South Korean Exchange CEO Sentenced to 16 Years in Prison – Exchanges Bitcoin News


South Korean Exchange CEO Sentenced to 16 Years in Prison

A South Korean district court has sentenced executives of a local crypto exchange to prison. The CEO of the exchange got a 16-year jail sentence while other executives and their accomplices got between six and 11 years. They duped thousands of investors, promising them up to 200% return within weeks.

Also read: Korean Presidential Committee Pushes to Legalize Crypto

Hefty Sentences for Crypto Exchange Executives

The Seoul Central District Court has reportedly handed hefty prison sentences to executives of local cryptocurrency exchange Coinup. Judge So Byeong-seok sentenced 53-year-old CEO Kang Seok-jung to 16 years in prison for committing fraud under the Act on the Aggravated Punishment, etc. of Specific Economic Crimes. In addition, the exchange’s CFO was sentenced to 11 years in prison while other executives and their accomplices got between six to nine years each. The executives were arrested in March on suspicion of investment fraud.

South Korean Exchange CEO Sentenced to 16 Years in Prison

Coinup’s executives duped about a thousand investors from August last year to February this year, local media detailed, adding that they collected approximately 450 billion won (~$386 million) from them. Yonhap News described:

They said that the value of the cryptocurrency they pointed to would increase significantly, and they said that if they invested in packaged products, they would pay up to 200% after 4 to 10 weeks.

South Korean Exchange CEO Sentenced to 16 Years in Prison
Coinup’s CEO arrested.

The Scheme

The executives lured people to invest in an unlisted cryptocurrency, convincing them that its value will skyrocket once it is listed. However, the coin was never listed and investors lost money. Instead, the exchange paid early investors with money collected from those who invested later.

South Korean Exchange CEO Sentenced to 16 Years in Prison
One of Coinup’s investment seminars.

Investigations into the Ponzi scheme revealed that, in order to mislead investors, Kang displayed a fake magazine at the exchange’s office with a photo of him standing next to South Korean President Moon Jae-in. The judge explained:

They created a plausible appearance, including a magazine with a photograph of the current president. In light of the consequences, the crime is serious.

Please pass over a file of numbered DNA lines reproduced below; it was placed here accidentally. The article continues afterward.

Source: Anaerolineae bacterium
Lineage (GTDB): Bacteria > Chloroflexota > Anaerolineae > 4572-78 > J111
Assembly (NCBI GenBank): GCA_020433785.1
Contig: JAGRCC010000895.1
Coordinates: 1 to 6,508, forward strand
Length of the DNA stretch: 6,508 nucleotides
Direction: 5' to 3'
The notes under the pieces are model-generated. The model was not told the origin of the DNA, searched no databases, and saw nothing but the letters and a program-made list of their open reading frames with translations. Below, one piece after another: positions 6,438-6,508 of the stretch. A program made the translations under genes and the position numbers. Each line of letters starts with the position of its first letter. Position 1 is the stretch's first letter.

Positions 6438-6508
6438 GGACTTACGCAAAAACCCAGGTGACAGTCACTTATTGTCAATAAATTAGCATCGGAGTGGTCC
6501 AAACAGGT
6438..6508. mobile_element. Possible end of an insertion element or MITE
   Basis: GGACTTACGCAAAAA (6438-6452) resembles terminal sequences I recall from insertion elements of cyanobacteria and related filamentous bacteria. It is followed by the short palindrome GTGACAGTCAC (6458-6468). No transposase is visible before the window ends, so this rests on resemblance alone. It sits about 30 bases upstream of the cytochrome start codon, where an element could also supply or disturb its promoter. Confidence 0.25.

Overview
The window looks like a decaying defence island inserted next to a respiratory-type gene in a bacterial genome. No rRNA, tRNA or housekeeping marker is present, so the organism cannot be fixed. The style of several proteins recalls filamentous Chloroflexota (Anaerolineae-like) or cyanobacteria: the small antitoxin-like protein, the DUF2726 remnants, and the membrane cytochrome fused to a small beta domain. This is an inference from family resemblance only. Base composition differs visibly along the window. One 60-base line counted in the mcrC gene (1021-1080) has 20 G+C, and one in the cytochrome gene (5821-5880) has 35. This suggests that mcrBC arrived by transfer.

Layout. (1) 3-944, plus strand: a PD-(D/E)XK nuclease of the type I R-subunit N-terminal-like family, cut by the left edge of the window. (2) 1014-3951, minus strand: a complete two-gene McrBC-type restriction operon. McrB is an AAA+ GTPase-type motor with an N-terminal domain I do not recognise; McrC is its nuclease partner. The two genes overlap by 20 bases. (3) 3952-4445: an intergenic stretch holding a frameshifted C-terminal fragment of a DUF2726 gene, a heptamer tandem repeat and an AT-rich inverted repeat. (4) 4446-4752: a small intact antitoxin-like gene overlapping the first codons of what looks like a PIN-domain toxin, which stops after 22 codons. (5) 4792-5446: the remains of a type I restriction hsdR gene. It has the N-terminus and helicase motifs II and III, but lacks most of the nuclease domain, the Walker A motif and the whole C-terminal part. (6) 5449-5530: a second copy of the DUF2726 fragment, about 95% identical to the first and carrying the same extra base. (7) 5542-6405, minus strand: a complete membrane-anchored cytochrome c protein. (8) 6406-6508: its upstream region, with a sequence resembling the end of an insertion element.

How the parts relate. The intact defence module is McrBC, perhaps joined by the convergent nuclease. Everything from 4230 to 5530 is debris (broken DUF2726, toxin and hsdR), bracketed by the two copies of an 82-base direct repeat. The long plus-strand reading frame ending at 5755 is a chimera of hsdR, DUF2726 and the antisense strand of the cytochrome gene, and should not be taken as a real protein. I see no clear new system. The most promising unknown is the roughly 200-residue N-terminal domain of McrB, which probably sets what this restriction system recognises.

However, the judge added that “the victims are also responsible for spreading the damage by investing excessively in the thought of obtaining high profits in a short time.”

South Korean Exchange CEO Sentenced to 16 Years in Prison
Coinup’s fake magazine featuring the CEO with South Korean President Moon Jae-in.

The South Korean crypto regulation is undergoing changes. The country’s top financial regulator, the Financial Services Agency, has said that it will tighten oversight of the industry in compliance with the standards set by the Financial Action Task Force (FATF). In June, Yonhap News reported that the number of crypto exchanges in South Korea had been rising, noting that the number of local crypto exchanges stood at 205. The government introduced the real-name system in January last year, effectively banning the use of anonymous bank accounts in crypto transactions in an effort to prevent money laundering and other illegal activities. However, banks have only been providing the real-name account service to the country’s top four crypto exchanges so far.

Democratic Party Representative Je Youn-kyung has proposed a bill to tighten online security rules for all cryptocurrency exchanges, but that bill is still pending in the National Assembly along with a number of other crypto-related bills. Meanwhile, a South Korean presidential committee is pushing for the government to establish the legal status for cryptocurrency for the country to stay competitive globally.

What do you think of Coinup’s scheme and the prison sentences the executives and their accomplices received? Let us know in the comments section below.

Images courtesy of Shutterstock, Hankyoreh, and IMBC.

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Kevin Helms

A student of Austrian Economics, Kevin found Bitcoin in 2011 and has been an evangelist ever since. His interests lie in Bitcoin security, open-source systems, network effects and the intersection between economics and cryptography.

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